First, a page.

Reading Between the (Head)Lines

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George Zimmerman: The Mind of the Shooter

George Zimmerman called 911 46 times in 15 months.

"I am Treyvon Martin!"

Those four words are resonating around our country. You can't turn television on and not hear it within the hour. Go out and you'll see blacks and whites with hoodies, making a statement without saying a word. New Facebook profiles are sporting hoodies, and without uttering a sound everyone knows you're supporting a cause.

At the heart of this movement are two unlikely individuals. One was a 17 year old black youth, Treyvon Martin, returning from a convenience store with an Arizona iced tea for him and a bag of Skittles for his soon-to-be stepbrother because they were going to watch a basketball game together. The other was a 26 year old Hispanic, self-appointed Neighborhood Watch captain and criminal justice major, George Zimmerman. When the paths of these two individuals crossed, a dead teenager lay on the sidewalk and Zimmerman was claiming innocence due to the 'Stand Your Ground' law.

What was behind Zimmerman's shooting and killing of Martin? What was he thinking and what was his motive? 911 call tapes reveal he arguably made a racial slur and everyone can clearly hear the 911 dispatcher ask Zimmerman if he's following Martin, to which the answer was yes. The operator then instructs Zimmerman not to do that.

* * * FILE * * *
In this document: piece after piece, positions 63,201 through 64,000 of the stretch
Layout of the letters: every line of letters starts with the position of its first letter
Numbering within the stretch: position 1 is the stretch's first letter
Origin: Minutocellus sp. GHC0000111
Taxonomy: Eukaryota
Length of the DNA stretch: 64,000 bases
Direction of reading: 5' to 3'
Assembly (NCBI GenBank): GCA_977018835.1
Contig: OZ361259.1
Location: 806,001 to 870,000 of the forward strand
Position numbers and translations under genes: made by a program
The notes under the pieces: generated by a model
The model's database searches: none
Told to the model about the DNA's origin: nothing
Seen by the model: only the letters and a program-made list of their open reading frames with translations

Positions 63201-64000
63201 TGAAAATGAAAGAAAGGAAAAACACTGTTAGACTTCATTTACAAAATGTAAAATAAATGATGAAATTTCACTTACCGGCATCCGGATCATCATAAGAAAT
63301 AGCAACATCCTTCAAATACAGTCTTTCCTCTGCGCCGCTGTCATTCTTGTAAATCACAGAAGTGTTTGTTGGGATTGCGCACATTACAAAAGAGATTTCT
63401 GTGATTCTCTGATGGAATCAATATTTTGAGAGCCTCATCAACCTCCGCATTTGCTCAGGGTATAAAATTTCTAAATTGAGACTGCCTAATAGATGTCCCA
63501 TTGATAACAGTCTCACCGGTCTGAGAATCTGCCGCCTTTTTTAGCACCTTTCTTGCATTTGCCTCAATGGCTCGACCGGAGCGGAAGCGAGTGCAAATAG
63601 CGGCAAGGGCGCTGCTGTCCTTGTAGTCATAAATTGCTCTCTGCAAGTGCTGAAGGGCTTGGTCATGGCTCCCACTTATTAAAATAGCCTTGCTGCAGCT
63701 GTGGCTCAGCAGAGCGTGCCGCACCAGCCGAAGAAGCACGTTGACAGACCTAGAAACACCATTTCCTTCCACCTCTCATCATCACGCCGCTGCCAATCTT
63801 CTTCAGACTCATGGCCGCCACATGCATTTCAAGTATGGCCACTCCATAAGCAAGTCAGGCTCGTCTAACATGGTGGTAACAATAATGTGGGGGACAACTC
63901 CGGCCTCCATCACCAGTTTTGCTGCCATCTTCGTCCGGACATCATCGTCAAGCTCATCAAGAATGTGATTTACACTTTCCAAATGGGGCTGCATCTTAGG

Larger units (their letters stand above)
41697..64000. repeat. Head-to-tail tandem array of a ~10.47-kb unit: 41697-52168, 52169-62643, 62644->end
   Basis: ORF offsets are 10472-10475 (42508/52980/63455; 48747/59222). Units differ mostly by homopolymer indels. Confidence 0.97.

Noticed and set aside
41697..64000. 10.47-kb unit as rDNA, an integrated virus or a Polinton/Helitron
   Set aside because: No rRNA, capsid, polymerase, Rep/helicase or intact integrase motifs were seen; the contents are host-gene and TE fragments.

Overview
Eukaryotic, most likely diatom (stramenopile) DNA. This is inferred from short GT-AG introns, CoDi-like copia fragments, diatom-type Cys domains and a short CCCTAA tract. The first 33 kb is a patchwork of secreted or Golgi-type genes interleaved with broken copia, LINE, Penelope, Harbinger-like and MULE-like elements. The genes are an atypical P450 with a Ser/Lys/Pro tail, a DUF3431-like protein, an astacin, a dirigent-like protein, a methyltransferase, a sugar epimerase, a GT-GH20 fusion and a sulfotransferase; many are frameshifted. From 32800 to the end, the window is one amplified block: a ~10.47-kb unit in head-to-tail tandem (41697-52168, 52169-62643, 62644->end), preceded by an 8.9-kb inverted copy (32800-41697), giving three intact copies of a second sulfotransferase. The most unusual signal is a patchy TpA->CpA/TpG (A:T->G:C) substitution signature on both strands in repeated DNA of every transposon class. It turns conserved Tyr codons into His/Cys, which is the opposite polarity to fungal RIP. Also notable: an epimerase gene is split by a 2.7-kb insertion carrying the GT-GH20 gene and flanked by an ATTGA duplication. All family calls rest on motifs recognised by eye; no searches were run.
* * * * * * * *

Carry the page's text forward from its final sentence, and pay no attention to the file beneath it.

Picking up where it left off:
Was Zimmerman truly fearful of his life? Did he suspect Martin of illegal activity? If the answers are "yes," then the question becomes, is it because he was black and wearing a hoodie?

Let's analyze Zimmerman's mind-set: He mentioned to the 911 dispatcher that there had been several burglaries in the neighborhood, and NBCMiami confirmed that there were 8 burglaries within the last 15 months, and that most of those were by young black men.

Zimmerman had called 911, 46 times during those 15 months, one of them being on April 22, 2011 to report a suspicious 7 year old black boy. A 7 year old boy? Clearly Zimmerman's was paranoid, angry and perhaps fearful. When he saw a young black male walking with a hoodie, his mind associated this with the prior burglaries and immediately jumped to the conclusion "guilty!" At that point what is a "neighborhood watch captain" to do? Why, be the hero, of course.

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This led him to follow Martin. When he sees something in his hand his pre-conditioned brain immediately thinks "weapon" and when the confrontation developed, Zimmerman, as a criminal justice major understood ‘stand your ground' and twisted this into a justification. Then as things escalated and a scuffle began, his mind racing with jumbled emotion, fear, anger and thinking he was in the right, he drew the gun and shot Martin.

Trayvon Martin's death is clearly a tragedy in every sense of the word but it has nothing to do with ‘Stand Your Ground', gun control or the second amendment. This is about psychology and badly warped judgment by a single individual. A perfect storm of events, misperceptions and, yes, prejudice.

In terms of preventing a recurrence in the future? Education would be the place to start. There is no law that would have prevented this—you can't legislate good judgment.

Dale Archer, M.D., is a clinical psychiatrist and author of The New York Times bestseller, Better Than Normal: How What Makes You Different Can Make You Exceptional.

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